There are numerous classes both hands-on and classroom that cover numerous facets of the rapid intervention team. It is a part of being a firefighter that we never want to have to deploy or be in need of, but it’s our insurance policy for each other. Some programs have gone as far to say that by putting a crew on-deck outside of the work zone provides almost instant help if needed. However your department organizes the RIT, set it up so you are fast and effective.
The other day I was on a crew assigned to RIT at a working residential fire in Perkins Township. Let me first say that we were never activated and that is a success in my book when assigned RIT. We did take several proactive steps in case we were activated. Below is a list of some things we did that you can talk about with your crew. How are you set-up and who does what?
- We had to park our rig at a cross-street and carry our equipment to the scene. It was about 20 degrees F with snow covered roads and a foot of snow in the yard. We made a sled out of a ladder to bring all of our equipment with us.
- We threw a tarp in the front yard near the command post and organized our equipment. RIT bottle, K12, chainsaw, Hurst edraulic combo tool, hook, hand tools, ropes, spare SCBA cylinders. Each crew member knew what tools he was responsible for.
All members of the crew did a 360 of the building. Our boss met with command. One member secured a handline from a second engine in case we needed it and warmed our saws up. He also became familiar with the Scott RIT pack that the host department brought over to us. Our MSA RIT bottle was compatible with the Scott RIT fittings. The only difference was a Scott mask was included. Two other crew members emptied the ladders off of two engines and threw ours as well to the second floor where crews where operating.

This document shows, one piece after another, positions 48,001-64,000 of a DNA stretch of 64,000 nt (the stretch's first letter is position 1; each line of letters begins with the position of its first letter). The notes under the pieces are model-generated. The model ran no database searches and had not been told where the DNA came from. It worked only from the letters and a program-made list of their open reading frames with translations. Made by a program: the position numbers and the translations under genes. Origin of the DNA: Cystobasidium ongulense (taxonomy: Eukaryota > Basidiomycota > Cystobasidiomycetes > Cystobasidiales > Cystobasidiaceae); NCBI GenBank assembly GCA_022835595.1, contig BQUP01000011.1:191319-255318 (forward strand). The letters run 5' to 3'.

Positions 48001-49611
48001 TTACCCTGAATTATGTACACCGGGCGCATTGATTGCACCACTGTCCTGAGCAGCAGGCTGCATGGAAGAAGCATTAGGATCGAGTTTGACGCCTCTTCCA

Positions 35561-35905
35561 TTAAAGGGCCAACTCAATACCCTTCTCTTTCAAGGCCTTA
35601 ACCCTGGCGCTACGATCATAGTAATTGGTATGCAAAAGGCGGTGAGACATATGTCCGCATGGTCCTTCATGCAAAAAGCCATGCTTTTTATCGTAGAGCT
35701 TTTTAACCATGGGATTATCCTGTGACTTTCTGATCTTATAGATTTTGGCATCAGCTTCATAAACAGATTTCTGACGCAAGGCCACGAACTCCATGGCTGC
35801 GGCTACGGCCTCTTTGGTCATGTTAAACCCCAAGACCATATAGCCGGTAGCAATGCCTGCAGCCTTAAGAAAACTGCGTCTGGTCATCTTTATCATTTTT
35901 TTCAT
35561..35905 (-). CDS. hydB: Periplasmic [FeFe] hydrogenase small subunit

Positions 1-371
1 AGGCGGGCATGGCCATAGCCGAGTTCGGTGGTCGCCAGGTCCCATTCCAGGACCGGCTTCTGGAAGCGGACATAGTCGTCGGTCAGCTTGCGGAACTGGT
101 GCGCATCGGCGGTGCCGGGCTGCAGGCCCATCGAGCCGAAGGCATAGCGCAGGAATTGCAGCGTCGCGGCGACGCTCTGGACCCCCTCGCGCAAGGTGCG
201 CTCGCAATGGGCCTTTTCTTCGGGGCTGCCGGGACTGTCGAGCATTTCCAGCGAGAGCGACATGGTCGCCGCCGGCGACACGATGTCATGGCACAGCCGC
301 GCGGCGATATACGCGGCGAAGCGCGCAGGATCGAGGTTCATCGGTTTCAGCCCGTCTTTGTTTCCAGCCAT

- The electric company showed up quick and secured the electric. We attempted to shut the gas off, but the valve had been buried under dirt and we feared it may break. Command was advised that the gas was not secured.
- During a bottle change for the first due boss; he told me where the basement stairs were, where the main fire was, where crews were working, and that the division 2 floor was burnt through around the chimney in several directions. Solid information for the RIT to know about.
There is sometimes a desire to get the RIT some time in the building during overhaul or even earlier when other crews are getting tired. I’m not a big fan of this for a few reasons: the RIT is the freshest and can go hard on a moments notice, the RIT should know the most about the exterior extrances/exits, where crews are working, how the equipment on the tarp works, and what role each of the RIT members is going to play. RIT has a plan at least to start; that’s powerful if routine turns to MAYDAY.
At this fire we watched the working crews put the fire out without need for the RIT. Good day.
More pictures on the Sandusky Register.
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